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Optimal representation of sensory information by neural populations
 

Summary: Optimal representation of sensory information by
neural populations
Mehrdad Jazayeri & J Anthony Movshon
Sensory information is encoded by populations of neurons. The responses of individual neurons are inherently noisy, so the
brain must interpret this information as reliably as possible. In most situations, the optimal strategy for decoding the population
signal is to compute the likelihoods of the stimuli that are consistent with an observed neural response. But it has not been
clear how the brain can directly compute likelihoods. Here we present a simple and biologically plausible model that can realize
the likelihood function by computing a weighted sum of sensory neuron responses. The model provides the basis for an
optimal decoding of sensory information. It explains a variety of psychophysical observations on detection, discrimination and
identification, and it also directly predicts the relative contributions that different sensory neurons make to perceptual judgments.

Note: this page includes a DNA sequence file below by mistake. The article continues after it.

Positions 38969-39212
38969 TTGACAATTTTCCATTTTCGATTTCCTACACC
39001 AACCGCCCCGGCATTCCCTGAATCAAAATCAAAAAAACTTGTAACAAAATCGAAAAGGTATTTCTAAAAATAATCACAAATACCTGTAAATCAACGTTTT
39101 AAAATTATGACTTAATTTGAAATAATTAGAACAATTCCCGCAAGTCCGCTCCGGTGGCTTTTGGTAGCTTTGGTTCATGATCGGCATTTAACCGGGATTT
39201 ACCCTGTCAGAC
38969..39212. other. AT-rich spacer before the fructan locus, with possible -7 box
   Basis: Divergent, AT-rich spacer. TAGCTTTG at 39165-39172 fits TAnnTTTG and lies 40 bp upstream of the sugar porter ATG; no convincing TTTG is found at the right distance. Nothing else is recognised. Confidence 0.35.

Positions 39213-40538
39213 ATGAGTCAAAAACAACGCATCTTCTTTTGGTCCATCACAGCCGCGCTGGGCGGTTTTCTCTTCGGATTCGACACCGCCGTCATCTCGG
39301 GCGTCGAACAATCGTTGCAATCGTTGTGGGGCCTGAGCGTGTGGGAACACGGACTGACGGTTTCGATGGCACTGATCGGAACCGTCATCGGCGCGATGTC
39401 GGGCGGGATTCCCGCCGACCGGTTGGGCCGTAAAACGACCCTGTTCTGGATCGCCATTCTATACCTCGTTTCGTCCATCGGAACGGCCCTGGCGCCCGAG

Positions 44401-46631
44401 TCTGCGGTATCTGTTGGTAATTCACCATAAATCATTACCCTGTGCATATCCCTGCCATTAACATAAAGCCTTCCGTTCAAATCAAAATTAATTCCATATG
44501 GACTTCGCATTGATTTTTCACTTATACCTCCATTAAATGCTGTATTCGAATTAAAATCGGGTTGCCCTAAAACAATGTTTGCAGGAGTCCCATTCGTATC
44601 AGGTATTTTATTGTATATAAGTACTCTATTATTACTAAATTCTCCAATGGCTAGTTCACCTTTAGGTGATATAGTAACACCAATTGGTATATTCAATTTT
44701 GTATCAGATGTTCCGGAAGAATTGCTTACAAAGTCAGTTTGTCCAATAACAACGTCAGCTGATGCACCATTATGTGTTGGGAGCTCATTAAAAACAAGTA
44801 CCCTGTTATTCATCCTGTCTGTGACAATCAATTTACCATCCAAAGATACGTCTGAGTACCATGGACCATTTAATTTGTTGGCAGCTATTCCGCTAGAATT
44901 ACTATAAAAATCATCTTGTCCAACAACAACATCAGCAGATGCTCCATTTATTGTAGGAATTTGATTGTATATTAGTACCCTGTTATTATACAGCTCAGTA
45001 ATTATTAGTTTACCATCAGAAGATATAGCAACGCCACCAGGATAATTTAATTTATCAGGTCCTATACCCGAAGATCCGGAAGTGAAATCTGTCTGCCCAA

The ability to detect, discriminate and identify sensory signals is limited
by how efficiently information in sensory representations is put to use
in the control of behavior. A stimulus activates a population of neurons
in various areas of the brain. To guide behavior, the brain must correctly
decode this population response and extract the sensory information as
reliably as possible. Two important factors make this problem a
challenging one. First, each neuron's response is inherently variable:
repeated presentations of the same stimulus elicit different responses.
Second, sensory neurons represent moment-to-moment changes in
sensory input by rapidly changing their firing patterns. The neural

  

Source: Andrzejak, Ralph Gregor - Departament de Tecnologia, Universitat Pompeu Fabra
Movshon, Joseph Anthony - Center for Neural Science, New York University

 

Collections: Biology and Medicine; Computer Technologies and Information Sciences